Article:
LONDON: Japan came 121st in the World Economic Forum's global gender equality rankings for 2019, released Tuesday, down from 110th last year.
The fall mainly reflected lagging improvement of female representation in politics.
In the overall rankings by the Swiss think tank, Japan stood at the bottom among advanced nations, with the country's gender gap widening from the previous year.
While over six years have passed since Japanese Prime Minister Shinzo Abe introduced a policy of promoting the empowerment of women as part of his government's growth strategy, the latest rankings suggested that the policy has made little progress.
Among 153 surveyed countries, Iceland topped the gender equality list for the 11th year in a row, followed by Norway, Finland, Sweden and Nicaragua, according to the rankings.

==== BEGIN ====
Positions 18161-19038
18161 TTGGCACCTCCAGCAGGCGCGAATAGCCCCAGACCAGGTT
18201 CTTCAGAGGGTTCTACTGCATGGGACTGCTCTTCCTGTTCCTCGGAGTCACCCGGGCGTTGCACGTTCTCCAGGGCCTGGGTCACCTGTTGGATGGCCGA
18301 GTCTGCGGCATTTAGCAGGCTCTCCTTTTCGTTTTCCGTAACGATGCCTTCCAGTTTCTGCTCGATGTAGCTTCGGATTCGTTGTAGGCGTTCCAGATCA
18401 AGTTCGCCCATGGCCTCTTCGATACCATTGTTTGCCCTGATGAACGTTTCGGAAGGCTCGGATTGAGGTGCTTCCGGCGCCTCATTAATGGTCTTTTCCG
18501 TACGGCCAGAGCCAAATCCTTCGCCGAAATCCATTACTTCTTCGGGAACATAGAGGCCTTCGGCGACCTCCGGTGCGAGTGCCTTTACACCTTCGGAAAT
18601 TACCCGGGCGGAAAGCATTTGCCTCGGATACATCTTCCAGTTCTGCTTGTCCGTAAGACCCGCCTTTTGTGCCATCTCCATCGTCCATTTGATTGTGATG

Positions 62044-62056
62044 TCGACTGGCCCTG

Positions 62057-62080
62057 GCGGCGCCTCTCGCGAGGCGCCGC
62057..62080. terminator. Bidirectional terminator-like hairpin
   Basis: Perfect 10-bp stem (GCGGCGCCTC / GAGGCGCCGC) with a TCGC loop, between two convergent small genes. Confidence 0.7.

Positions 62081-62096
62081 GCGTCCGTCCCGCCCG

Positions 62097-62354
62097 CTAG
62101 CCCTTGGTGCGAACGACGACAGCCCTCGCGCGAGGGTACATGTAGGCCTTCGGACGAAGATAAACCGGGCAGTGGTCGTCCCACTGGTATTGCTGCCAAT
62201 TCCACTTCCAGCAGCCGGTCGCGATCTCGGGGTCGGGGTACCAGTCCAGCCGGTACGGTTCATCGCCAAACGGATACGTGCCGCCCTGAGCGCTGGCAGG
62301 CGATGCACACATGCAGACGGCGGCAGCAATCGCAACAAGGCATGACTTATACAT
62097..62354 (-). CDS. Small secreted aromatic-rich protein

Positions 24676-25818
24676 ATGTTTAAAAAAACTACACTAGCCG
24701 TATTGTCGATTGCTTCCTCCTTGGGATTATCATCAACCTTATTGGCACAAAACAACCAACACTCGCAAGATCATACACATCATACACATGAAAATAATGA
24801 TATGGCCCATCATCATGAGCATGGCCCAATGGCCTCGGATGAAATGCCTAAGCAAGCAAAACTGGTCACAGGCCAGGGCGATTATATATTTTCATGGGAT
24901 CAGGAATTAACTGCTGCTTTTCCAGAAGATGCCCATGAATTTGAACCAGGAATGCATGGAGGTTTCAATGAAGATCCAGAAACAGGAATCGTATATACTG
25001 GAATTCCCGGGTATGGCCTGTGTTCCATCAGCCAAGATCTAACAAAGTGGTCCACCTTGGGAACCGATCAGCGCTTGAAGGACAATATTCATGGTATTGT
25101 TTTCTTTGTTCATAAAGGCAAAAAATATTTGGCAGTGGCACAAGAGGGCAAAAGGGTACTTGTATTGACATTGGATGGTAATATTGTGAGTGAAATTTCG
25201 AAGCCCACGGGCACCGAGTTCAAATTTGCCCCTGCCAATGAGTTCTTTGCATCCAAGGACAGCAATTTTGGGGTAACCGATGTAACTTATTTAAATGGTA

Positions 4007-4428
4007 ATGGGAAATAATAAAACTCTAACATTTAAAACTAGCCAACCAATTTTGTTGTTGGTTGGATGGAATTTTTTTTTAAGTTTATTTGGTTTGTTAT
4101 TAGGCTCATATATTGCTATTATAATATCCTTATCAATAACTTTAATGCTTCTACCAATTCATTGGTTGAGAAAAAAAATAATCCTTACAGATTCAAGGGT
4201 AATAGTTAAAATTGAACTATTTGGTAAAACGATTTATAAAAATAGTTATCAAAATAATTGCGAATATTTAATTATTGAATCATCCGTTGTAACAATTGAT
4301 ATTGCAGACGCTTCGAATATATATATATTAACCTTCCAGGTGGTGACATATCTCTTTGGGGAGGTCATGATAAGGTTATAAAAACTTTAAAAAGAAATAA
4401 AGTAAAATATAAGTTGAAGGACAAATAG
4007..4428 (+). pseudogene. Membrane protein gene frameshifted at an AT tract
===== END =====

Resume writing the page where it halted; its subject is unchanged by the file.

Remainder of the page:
The United States came 53rd, China 106th and South Korea 108th.
Of those who held leadership positions in political, bureaucratic and economic circles in Japan, women accounted for just 14.8 percent, which ranked 131st.
In the political field, the proportion of female lawmakers in Japan ranked as low as 135th, standing at 10.1 percent.
Although Japan enacted a law in May 2018 to promote gender equality in the political field, under which parties are urged to make efforts to field equal numbers of men and women in elections, the WEF rankings showed that such efforts have not been enough to eradicate inequality.
The WEF survey examined gender equality in the fields of politics, economy, education and health, translating the results into indexes.